Voters in Missouri approved Amendment 2 on Tuesday, making it the 31st state in the nation to adopt an effective medical marijuana law. The measure was leading 64-36 with 49 percent of precincts reporting when The New York Times called the election.
Effective medical marijuana laws have now been adopted in 31 states, including Missouri, as well as in D.C. and the U.S. territories of Guam, Puerto Rico, and the Northern Mariana Islands.
Eighteen other states have adopted medical marijuana laws that are ineffective because they are either unworkable or exceptionally restrictive.
Idaho is now the only state without any form of medical marijuana law.
“Thanks to the unflagging efforts of patients and advocates, Missourians who could benefit from medical marijuana will soon be able to use it without fear of being treated like criminals,” Matthew Schweich, deputy director of the Marijuana Policy Project, said in a statement Tuesday. We hope lawmakers will implement the measure efficiently and effectively to ensure qualified patients can gain access to their medicine as soon as possible”
“There is near-universal support in the U.S. for providing seriously ill patients with legal access to medical cannabis. Most voters, regardless of their age, geographic location, or political persuasion, recognize the medical benefits of marijuana and believe it should be available to those who can benefit from it. Now that more than 30 states have enacted comprehensive medical marijuana laws, it is time for Congress to step up and address the issue at the federal level,” Schweich added.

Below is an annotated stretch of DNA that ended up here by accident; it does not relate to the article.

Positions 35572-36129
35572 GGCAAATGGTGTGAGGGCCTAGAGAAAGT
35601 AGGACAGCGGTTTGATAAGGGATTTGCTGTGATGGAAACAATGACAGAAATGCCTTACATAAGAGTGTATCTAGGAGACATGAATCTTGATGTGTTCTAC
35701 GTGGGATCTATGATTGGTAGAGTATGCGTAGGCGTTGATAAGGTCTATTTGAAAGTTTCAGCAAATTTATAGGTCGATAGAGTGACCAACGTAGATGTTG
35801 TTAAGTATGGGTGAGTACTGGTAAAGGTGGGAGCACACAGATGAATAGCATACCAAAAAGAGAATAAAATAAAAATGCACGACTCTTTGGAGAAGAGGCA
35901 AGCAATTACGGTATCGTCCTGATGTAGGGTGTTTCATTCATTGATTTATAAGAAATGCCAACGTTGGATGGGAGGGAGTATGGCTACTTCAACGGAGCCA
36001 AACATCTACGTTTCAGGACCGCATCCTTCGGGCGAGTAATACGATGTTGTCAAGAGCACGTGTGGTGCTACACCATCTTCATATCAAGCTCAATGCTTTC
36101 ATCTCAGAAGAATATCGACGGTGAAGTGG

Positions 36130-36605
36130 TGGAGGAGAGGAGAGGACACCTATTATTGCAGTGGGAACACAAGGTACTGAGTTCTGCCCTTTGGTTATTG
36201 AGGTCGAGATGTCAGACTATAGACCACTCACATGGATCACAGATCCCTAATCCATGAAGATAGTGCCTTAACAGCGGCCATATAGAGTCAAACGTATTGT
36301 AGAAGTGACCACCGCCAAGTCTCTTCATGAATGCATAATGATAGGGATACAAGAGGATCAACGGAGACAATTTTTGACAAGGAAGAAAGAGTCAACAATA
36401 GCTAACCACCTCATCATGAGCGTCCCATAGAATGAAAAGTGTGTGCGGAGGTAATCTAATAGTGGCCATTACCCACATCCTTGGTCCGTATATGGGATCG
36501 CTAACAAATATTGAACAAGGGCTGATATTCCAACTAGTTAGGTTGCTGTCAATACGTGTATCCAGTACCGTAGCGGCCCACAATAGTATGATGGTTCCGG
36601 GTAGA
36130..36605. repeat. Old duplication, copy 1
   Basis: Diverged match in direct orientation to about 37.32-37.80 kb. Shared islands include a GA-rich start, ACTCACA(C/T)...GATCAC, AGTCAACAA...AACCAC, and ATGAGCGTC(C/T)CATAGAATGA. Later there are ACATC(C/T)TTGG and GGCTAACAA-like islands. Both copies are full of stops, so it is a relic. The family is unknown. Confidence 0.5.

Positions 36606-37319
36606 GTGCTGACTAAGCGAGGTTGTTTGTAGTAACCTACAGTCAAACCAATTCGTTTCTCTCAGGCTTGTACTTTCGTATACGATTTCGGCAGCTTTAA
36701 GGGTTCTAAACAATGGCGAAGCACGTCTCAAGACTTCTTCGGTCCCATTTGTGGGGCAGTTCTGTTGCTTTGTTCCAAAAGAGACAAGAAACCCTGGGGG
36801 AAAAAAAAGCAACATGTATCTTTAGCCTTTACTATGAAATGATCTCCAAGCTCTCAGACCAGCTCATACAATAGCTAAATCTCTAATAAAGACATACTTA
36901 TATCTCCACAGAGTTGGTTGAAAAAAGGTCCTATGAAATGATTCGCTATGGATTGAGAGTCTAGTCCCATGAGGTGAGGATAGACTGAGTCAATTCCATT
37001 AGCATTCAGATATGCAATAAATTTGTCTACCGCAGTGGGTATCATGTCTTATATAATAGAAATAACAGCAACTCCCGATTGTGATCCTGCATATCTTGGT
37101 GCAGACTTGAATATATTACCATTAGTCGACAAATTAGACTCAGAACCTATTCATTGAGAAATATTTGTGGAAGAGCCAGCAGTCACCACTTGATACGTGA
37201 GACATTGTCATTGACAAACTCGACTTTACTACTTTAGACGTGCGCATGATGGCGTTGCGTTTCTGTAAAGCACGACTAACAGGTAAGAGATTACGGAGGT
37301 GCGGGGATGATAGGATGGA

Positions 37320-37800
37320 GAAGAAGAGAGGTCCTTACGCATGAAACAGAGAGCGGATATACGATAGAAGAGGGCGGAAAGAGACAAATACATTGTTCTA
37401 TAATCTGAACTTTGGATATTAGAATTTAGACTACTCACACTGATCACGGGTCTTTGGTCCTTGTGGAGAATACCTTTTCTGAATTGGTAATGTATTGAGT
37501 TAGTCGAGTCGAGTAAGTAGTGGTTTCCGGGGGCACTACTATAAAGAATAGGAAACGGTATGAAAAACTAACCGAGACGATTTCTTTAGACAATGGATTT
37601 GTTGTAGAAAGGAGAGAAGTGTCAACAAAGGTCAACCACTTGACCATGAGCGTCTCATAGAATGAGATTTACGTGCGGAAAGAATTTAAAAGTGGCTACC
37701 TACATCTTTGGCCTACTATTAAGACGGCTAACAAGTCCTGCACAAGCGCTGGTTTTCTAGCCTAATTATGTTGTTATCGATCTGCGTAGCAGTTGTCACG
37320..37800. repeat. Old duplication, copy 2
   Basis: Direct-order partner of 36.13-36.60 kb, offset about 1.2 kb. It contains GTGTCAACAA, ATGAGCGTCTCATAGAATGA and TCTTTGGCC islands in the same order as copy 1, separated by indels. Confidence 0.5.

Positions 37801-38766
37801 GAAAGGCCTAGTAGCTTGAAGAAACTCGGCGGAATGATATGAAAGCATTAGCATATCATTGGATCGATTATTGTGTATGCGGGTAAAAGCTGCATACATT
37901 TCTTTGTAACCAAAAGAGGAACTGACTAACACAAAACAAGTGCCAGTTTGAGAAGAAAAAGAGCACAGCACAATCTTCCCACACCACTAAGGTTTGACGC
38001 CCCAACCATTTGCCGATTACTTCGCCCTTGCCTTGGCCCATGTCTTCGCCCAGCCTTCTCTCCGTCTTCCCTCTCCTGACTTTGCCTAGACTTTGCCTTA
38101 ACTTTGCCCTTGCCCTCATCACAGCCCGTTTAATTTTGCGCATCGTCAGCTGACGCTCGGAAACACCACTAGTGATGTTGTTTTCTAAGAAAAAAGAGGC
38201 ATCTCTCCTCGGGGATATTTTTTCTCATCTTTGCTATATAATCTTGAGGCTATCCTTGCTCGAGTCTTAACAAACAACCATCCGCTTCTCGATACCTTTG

“At this point, medical marijuana may enjoy more public support — and more bipartisan support — than virtually any other policy issue still up for debate,” said MPP Executive Director Steve Hawkins Tuesday night. “All Americans should have safe, legal, and reliable access to medical cannabis if their doctors recommend it. Patients will be able to exercise that right in Missouri, but there are still many other states where they will continue to suffer. We can also expect more states to pass similar laws through ballot measures and in their legislatures in coming years.
“We hope Congress will do its part to ensure these state laws continue to be respected by our federal government. Or, better yet, they could enact legislation at the federal level to ensure medical cannabis is a legal treatment option for all Americans,” Hawkins concluded.